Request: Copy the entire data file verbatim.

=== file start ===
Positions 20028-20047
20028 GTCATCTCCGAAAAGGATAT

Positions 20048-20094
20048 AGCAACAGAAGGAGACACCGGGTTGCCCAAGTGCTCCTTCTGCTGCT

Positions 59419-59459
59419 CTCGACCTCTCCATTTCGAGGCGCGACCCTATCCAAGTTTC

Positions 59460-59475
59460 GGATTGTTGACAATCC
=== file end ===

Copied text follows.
Positions 20028-20047
20028 GTCATCTCCGAAAAGGATAT

Positions 20048-20094
20048 AGCAACAGAAGGAGACACCGGGTTGCCCAAGTGCTCCTTCTGCTGCT

Positions 59419-59459
59419 CTCGACCTCTCCATTTCGAGGCGCGACCCTATCCAAGTTTC

Positions 59460-59475
59460 GGATTGTTGACAATCC